|15||West Ham United|
|7||Brighton & Hove Albion|
|4||West Ham United|
|200||29.10.1985||Brighton & Hove Albion||Anfield||League Cup|
|450||11.04.1992||Aston Villa||Villa Park||League|
The Irish Kop is a tribute from the heart of Anfield to those amazing fans who go to incredible lengths to follow Liverpool FC.
Match report from British Soccer Week on Liverpool - Portsmouth on 05.04.1992.
Duel between Peter Beardsley and Neil Ruddock ended in Beardsley fracturing his cheekbone in three places in Ronnie Whelan's testimonial. From "British Soccer Week 19.08.1993.
Match report from The Daily Mirror on 03.09.1985.
Match report from News of the world on 12.04.1986.
Bob Paisley looked to one player on the big occasion.
Ronnie Whelan featured in Star Spot in Match in 1985.
I was playing ever since I was 15 at Home Farm in Ireland but every school holiday I was playing for Manchester United as a trainee. Manchester United offered me an apprenticeship but I wanted to finish school and the year I finished school I went to Celtic in Scotland for a trial where I was going to be signed up.
I wanted to play in England despite even Dundalk wanting to sign me up also. The manager of Dundalk approached Liverpool and told them that I may be the player they're looking for. So I went to Liverpool in the summer for a 2-week trial and by June-July they decided they wanted to keep me. I was pretty nervous about going there but my dad told me I might as well start at the top!
Ronnie Whelan in an interview by Malta's LFC supporters club
"Came over from Ireland as a young boy at 18 years of age. Scored on his debut against Stoke City I think and just carried on from there. A good goalscorer, good passer and good runner. A determined and hard midfield player who was very underrated."
Kenny Dalglish on Ronnie Whelan
"The Spurs fans were already toasting their victory when Ronnie Whelan popped up and whipped his goal in to equalize in the dying seconds. It took a good player to do that because Ray Clemence was still a great goalkeeper, he’d kept Spurs in the game.
Paisley would not let us sit down before extra time started. He was bellowing: ‘Get up off your feet, don’t them let them see you are tired.’ It stemmed from Shankly, who would never let an opponent see that you were weak. After that, we felt we had it in the bag."
Phil Neal on the 1982 Milk Cup final vs. Tottenham
"The injuries didn't help me. Every time I got fit I'd get another injury. It was just non-stop for four years. When I was fit I didn't play too many games. I was a bit disappointed with Souey when he took the club captaincy off me and gave it to Mark Wright. I'd worn the number five shirt for so many years and when the names and squad numbers were introduced I got number 12. It doesn't make you think you're wanted that much in the team. All in all it wasn't great for me the last few years."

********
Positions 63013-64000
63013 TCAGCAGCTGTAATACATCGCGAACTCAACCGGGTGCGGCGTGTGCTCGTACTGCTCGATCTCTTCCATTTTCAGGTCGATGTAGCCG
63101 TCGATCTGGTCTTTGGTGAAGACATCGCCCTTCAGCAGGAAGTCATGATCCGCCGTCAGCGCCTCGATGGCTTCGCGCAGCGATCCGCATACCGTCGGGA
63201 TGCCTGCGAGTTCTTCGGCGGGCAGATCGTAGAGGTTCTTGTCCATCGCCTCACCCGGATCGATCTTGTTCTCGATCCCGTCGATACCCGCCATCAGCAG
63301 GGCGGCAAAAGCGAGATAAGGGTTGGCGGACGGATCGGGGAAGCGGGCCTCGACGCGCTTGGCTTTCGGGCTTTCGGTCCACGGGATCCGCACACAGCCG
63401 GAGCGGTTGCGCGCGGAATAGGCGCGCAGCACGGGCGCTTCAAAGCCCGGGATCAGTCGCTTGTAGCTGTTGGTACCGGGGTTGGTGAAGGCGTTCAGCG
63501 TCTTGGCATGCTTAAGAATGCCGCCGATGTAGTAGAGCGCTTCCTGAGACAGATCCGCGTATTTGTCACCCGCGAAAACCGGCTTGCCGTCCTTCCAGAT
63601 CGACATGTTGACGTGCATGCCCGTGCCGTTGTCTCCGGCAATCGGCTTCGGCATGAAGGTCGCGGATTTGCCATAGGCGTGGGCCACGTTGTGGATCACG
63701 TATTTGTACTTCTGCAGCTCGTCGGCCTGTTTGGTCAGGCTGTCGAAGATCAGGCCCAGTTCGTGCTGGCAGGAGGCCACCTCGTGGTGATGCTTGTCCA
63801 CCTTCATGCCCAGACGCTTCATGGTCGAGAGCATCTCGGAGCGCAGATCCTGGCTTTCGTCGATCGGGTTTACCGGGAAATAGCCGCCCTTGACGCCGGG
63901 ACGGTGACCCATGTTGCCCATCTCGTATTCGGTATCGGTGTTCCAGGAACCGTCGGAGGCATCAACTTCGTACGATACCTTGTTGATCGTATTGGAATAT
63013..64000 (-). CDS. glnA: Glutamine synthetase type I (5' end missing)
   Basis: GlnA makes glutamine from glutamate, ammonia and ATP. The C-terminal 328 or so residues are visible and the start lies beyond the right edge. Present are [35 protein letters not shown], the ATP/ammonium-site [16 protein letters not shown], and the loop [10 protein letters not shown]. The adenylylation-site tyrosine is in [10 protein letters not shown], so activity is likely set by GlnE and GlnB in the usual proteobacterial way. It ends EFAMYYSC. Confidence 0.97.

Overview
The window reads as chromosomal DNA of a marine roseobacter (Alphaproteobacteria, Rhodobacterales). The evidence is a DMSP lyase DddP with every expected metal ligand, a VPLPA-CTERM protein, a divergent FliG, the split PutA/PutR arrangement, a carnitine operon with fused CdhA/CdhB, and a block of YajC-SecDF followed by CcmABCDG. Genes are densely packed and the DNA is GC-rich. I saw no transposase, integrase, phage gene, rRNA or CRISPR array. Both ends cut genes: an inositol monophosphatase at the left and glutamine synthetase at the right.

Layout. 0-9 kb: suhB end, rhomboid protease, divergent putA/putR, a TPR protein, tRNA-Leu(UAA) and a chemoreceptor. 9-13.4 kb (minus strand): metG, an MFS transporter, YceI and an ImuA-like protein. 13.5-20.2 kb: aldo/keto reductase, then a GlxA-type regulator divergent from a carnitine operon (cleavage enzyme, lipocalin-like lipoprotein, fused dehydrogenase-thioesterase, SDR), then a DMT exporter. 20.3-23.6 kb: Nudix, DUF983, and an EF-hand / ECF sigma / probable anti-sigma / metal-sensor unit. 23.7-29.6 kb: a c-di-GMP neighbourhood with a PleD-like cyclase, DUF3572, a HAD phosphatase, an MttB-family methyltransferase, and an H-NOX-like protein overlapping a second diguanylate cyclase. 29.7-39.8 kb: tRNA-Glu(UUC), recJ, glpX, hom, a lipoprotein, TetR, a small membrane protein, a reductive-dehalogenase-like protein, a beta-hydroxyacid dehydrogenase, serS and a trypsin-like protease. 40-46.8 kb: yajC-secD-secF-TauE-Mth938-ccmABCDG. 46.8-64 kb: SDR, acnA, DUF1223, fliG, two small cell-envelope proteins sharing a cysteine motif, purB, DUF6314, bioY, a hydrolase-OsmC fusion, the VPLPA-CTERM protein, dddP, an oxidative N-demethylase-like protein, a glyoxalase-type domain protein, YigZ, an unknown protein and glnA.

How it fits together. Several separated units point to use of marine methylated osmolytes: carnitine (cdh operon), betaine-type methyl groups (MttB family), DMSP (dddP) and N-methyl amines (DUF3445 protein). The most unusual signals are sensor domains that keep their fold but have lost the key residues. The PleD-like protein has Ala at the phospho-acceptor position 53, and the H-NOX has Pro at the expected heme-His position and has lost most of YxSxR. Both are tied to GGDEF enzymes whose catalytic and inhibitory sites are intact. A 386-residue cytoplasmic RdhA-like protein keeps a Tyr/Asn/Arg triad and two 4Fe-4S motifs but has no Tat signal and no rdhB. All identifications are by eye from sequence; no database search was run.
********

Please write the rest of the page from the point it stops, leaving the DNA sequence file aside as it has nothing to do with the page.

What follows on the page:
Ronnie Whelan on his last years at Liverpool
"A lot of people said I would be on my way when John Barnes came but Kenny moved me back into the centre. That was my best years. I loved playing in the centre. I loved being involved all the time, although I didn't score as many goals because I was more defensive and Macca did the runs forward. I knew I was there to win the ball back and give it to the likes of Beardsley and Barnes. And I knew when I played on the left side of midfield it was more of a holding job and maybe get around the back and score a few goals.
I did the job they wanted me to do. I didn't try to do anything spectacular. I couldn't dribble. I was a good passer of the ball. I could read the game well. I could break up attacks and start them off very quickly. The managers and the players appreciated the job more than some of the supporters."
Ronnie Whelan on his role at Liverpool
Over the course of a decade, Whelan made the transition from thrusting inside forward to holding midfield player, executing every role asked of him with class. It's the goals most people remember, the two that saw off Tottenham in the 1982 League Cup final and curling the ball into the Manchester United net at Wembley on the way to winning the same trophy a year later. Yet there was so much more to Whelan who, almost more than any other player I've seen in a red shirt, understood how to control the tempo of a game.
Tony Evans from Times online captures the essence of Ronnie Whelan
|Club||Season||Club rank||League apps||League goals||Total apps||Total goals|
|Home Farm||1976-1979||League of Ireland||0||0||0||0|
|Southend||1994-1995||England First Division||33||1||34||1|
|Southend||1995-1996||England First Division||1||0||1||0|